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Like Many of You, I've Shed Some Tears and It's OK.

Updated: Aug 10, 2020

I think it’s safe to say we’ve all experienced some level of anxiety with the rise of COVID-19. But I think some of us may have underestimated the sadness that would come as the pandemic matured. If there’s one thing I’ve learned in therapy it’s that the only way to move on from things like sadness, or even anger, is it to allow yourself to fully experience that emotion.

Obviously in order to fully experience an emotion you need to come to the realization that that emotion exists in the first place. For me, coming to that realization took a few different experiences over the last week. But I want to use this opportunity to tell you about the experience that caused me to cry for first time since all of this began.

Yes, I cried. I didn’t even see it coming. I’m so blessed that I haven’t lost any family, friends, coworkers or really anyone I know directly. But I cried nonetheless and it happened when I saw what I can only describe as the LOVE and FEAR that a man feels for his grandmother. I was in my kitchen preparing something for dinner when I heard yelling coming from downstairs on the street. I looked out and saw a young man and an older woman standing face to face. The yelling grew louder and so I opened my window to hear what was going on. I wondered if I needed to call for help.

What I heard broke my heart. The man was begging his grandmother to go back inside. He kept repeating “you need to go back inside, it’s not safe for you out here.” The older woman seemed confused and frustrated. She was dressed up as if she intended to do some shopping on her own. She was visibly elderly, perhaps in her 80s. He continued to plead with her, “grandma, please go inside, you’re gonna get it!” Frustrated, she continued to push past him. She even slapped him with her purse to get him out of her way. I imagine she felt angry and confused and perhaps didn’t fully understand why he wasn’t letting her go. The man couldn’t stop his grandmother and she left down the sidewalk. He collapsed to the ground, dropped his head between his legs, and began to sob loudly. The crying was loud enough for me to hear all the way up in my kitchen. He then yelled out “What the f*ck is happening!” And just screamed this loud shriek in total frustration, fear and hurt.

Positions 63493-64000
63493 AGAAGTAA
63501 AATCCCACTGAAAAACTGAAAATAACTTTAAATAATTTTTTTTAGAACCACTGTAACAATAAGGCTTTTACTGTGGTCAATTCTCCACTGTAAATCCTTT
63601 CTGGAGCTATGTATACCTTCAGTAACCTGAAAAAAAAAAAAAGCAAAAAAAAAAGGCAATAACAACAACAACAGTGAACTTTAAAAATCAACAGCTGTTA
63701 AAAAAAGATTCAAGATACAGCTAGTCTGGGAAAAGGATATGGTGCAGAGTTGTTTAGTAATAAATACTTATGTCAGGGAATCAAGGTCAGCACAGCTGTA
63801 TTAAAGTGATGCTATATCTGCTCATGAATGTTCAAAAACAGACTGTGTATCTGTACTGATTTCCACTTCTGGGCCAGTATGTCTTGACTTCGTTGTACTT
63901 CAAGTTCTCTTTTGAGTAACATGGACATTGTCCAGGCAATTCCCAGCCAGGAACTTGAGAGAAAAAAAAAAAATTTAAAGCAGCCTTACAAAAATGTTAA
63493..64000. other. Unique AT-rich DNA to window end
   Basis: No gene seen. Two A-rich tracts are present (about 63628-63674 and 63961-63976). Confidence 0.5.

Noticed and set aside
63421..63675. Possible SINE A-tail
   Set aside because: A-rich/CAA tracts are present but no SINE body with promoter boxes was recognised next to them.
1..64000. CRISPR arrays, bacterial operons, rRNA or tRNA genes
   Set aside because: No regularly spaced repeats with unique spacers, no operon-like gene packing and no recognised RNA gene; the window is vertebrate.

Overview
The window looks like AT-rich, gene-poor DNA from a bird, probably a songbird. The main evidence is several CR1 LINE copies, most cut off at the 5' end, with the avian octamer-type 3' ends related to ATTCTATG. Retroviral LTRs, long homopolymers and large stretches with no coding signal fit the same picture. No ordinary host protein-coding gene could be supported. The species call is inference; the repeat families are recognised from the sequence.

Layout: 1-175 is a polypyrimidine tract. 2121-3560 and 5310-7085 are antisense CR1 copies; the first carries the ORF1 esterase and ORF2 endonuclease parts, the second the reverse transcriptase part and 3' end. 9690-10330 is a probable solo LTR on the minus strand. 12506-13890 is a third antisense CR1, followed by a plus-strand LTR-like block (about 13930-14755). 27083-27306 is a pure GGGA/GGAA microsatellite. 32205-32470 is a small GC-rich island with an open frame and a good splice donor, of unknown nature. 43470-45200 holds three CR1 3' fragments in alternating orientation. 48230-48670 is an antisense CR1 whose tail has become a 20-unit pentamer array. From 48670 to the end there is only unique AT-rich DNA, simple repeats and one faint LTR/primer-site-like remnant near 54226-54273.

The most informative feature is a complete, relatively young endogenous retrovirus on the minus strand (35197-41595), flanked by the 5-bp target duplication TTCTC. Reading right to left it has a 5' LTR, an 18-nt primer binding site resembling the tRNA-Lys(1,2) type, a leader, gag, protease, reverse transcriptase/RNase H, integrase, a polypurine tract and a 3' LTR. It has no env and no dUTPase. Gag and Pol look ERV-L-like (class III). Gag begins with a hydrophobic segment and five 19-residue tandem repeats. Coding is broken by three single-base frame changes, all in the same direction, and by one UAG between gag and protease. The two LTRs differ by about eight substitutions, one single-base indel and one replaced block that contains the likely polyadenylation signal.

THIS BROKE ME. I closed the window and went to the lobby of my building to get the mail. I think I was pretending that seeing that didn’t impact me. But it did. Suddenly, I started crying. And I said out loud to myself, “My God that was sad”. This is sad. This isn’t how it’s supposed to be. This isn’t normal.

When I got back upstairs I said to my roommate, “seeing that made me so sad”. I let myself feel that emotion. This is what I learned to do in therapy and I was practicing it because this is how we survive. We need to allow ourselves to feel sad. We need to allow ourselves to feel broken, even for a few minutes. Once we accept that we are sad and temporarily broken, we can heal and move on from this. And we will move on. This will end and life will go back to somewhat normal. And no, it won’t be how it was before. Nothing ever is exactly how it was before because when we experience things, it changes us. And this has changed all of us. But we will get through this because we are all in this together.

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Unknown member
Dec 03, 2021

Another great read. The fear of loss has definitely loomed over me these past years. When you realize how much people mean to you, and are forced to contemplate a life without them, it can really break your heart. Even people we aren't close to, who we nonetheless hold in high esteem, can bring out that kind of compassion in us. The past couple of years have served as a strong reminder to cherish the people we know, and take advantage of every day we have with each other. Hopefully, you're surrounded by family, friends, and acquaintances alike, who all add a richness to your life. Embrace them. Best wishes.


Unknown member
Apr 09, 2020

Dear Erick,

After reading your post, I’m reminded that we’re all in this together. No one could anticipate the gravity and magnitude of this pandemic could yield until we hear or see the news and the number of cases in the United States and globally.

I have nothing but respect, empathy and compassion for all the first-responders, healthcare workers, police, firefighters, who put themselves and their lives in harms way.

When I served in the military during Desert Shield / Gulf War era, I was overcome with grief and broke down after a few months after the war. It took me by surprise as I felt this wave of unexpected emotions crash over me without warning because I was not…


Unknown member
Apr 08, 2020

Dear Erick,

Thank you for sharing this. I too have cried. I’m lucky, I’m retired and my husband normally works from home 4 days a week. My heart breaks for those who have lost friends and family and for those who are forced to be away from their partners, friends, and family. Again, thanks for sharing and the weather reports too.


Al Ridolfo

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